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Media Matters asks if the Dispatch is in the tank for Kasich

Home Forums General Columbus Discussion Politics Media Matters asks if the Dispatch is in the tank for Kasich

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Viewing 15 posts - 16 through 30 (of 34 total)
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  • #546135

    jackoh
    Participant

    Does anyone consider the Dispatch to be relevant anymore? You can literally see it disappearing before your very eyes. Soon it will be the size of a few squares of toilet paper, and worth about as much. My lament for the demise of the Dispatch centers on the fact that I used to use it to fire up the chimney for my charcoal grill. Now I have to use the NY Times for that, and I consider that to be a desecration.

    #546136

    Mercurius
    Participant

    Dirtgirl nailed it.

    The Dispatch Politics bureau columnists(i.e. Joe Hallett & Tom Suddes) are doing a decent job of covering Ohio politics. I’d argue that they do a better job than any other mainstream paper (Gongwer does better — but doesn’t offer accessibility to the general public.)

    The editorial board is a different animal:

    Dispatch editorials express the view of the Dispatch editorial board, which is made up of the publisher, the president of The Dispatch, the editor and the editorial-writing staff. As is the traditional newspaper practice, the editorials are unsigned and intended to be seen as the voice of the newspaper.

    The editorial board consists of:
    John F. Wolfe: Chairman and Publisher
    Michael J. Fiorile: President and Chief Executive Officer
    Jon B. Schwantes: Corporate Director of News
    Benjamin J. Marrison: Editor
    Glenn Sheller: Editorial Page Editor

    …and I’d imagine John F. Wolfe’s[/url] voice is a bit disproportionately big. The editorial board has never endorsed a Democrat for president.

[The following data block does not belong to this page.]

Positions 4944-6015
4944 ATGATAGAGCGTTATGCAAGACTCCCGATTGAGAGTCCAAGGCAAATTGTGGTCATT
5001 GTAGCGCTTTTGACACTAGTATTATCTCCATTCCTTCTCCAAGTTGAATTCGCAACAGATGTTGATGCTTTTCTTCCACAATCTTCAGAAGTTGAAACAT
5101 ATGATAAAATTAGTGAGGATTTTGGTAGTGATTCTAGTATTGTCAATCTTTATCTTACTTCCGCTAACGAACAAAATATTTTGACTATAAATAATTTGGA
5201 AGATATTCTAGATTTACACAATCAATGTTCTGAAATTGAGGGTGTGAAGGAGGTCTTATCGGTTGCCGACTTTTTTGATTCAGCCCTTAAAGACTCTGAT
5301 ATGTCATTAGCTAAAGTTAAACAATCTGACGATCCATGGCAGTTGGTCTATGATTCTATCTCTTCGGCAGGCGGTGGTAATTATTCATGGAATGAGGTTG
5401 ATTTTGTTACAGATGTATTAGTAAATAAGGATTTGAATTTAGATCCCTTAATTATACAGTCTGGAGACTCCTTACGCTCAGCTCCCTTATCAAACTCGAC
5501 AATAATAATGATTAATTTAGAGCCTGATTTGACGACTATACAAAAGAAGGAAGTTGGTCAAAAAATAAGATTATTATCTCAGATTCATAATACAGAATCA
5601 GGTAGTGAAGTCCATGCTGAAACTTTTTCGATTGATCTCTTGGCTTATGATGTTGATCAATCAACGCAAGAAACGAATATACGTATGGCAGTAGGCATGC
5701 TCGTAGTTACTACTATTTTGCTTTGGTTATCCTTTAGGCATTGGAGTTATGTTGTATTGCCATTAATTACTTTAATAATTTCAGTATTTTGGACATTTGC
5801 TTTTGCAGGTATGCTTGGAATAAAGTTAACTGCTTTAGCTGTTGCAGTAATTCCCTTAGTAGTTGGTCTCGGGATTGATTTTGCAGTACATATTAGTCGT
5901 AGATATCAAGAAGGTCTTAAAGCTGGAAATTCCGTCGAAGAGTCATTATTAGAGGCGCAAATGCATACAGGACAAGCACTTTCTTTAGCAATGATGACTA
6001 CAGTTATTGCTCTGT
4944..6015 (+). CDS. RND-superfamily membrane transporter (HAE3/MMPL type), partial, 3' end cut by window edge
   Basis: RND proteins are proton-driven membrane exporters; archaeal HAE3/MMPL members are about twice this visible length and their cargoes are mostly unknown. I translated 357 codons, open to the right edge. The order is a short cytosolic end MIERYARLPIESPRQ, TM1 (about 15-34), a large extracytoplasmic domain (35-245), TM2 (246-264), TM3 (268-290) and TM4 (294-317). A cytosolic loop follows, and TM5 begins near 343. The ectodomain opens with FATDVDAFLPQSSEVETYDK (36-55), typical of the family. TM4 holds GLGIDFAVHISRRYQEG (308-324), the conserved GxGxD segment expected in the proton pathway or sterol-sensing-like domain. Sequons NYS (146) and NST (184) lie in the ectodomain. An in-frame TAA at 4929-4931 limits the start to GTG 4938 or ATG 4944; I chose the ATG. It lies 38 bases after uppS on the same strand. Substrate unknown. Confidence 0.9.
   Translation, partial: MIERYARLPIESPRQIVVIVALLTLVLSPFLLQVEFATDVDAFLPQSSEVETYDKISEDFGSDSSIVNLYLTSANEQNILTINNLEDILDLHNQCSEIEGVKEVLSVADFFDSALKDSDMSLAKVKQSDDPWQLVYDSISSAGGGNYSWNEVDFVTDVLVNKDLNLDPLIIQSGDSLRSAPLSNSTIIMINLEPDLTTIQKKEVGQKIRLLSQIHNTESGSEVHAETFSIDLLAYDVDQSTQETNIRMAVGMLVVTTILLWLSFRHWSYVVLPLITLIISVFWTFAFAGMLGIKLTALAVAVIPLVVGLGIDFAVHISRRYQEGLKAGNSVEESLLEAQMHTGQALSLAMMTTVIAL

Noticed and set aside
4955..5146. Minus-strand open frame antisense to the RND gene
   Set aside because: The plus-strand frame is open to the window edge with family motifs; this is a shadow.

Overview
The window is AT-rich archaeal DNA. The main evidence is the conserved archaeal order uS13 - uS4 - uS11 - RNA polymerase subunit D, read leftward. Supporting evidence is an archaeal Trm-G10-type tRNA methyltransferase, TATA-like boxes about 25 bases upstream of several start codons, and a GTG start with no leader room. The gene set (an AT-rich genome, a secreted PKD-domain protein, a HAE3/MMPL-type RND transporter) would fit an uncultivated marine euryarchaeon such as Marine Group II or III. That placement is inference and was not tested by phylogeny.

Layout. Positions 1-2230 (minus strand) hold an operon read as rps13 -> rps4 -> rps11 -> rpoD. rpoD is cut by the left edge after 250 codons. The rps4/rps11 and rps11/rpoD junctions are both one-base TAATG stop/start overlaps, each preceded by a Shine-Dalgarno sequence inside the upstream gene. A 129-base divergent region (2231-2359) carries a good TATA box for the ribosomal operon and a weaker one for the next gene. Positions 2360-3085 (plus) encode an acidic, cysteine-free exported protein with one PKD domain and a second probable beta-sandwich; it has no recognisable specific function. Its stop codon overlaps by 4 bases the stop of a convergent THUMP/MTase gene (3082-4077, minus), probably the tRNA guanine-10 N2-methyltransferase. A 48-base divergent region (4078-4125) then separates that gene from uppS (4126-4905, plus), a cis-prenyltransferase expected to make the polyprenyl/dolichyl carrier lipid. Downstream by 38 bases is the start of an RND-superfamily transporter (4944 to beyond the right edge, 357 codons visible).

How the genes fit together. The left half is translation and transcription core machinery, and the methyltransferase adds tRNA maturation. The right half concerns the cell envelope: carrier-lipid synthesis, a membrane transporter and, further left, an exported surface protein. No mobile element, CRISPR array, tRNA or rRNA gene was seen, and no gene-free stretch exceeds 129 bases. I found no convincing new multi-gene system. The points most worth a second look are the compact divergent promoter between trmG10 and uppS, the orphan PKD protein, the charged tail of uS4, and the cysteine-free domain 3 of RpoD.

Exceperts from an old Columbus Monthly story that doesn’t touch much on John F Wolfe — but gives you a good idea of the family:

    …Owning both the Journal and the Dispatch, the Wolfe brothers became Republicans to be reckoned with. In later years, they supported Teddy Roosevelt, Warren Harding, Calvin Coolidge and Herbert Hoover. Harding, a native of Marion, Ohio, was said to spend considerable time at the Wigwam, the Wolfe retreat a few miles southeast of Reynoldsburg. The Wolfes also supported Woodrow Wilson until he disappointed them by backing the League of Nations when they favored an isolationist foreign policy. Harry Wolfe particularly despised the New Deal policies of Franklin Roosevelt during the Depression, believing Roosevelt’s social reforms would turn the country toward socialism…at the Wigwam, where the Wolfes often entertained politicians and celebrities and sometimes made business deals… Harry played a powerful role in downtown development projects and served on the first Federal Reserve Board, the national bank regulatory agency, from 1913 to 1921.

    “The Wolfes had all the power prior to World War II,” recalls one civic leader. “Then Columbus began to grow after the war and more families got involved. But the Wolfes still had veto power. The talk around town was that if you wanted something done, you had to have it cleared with the Wolfes. It may have been a myth, but that is what people thought. And in those days, to get a call from the Wolfes was like word from God.”

    …At the Ohio Company, John W. appears to ascribe to the Autocratic Oath of management style; he’s clearly in control and lets others know it. During a trip to Italy, he bought several ashtrays depicting the story of Romulus and Remus—twin brothers suckled by a she-wolf. Back at the Ohio Company, John W. distributed the ashtrays to certain employees as a reminder of who “feeds” them.

    Unlike some of his more reticent relatives, John W. hasn’t hesitated to use his power. Within the past decade he has: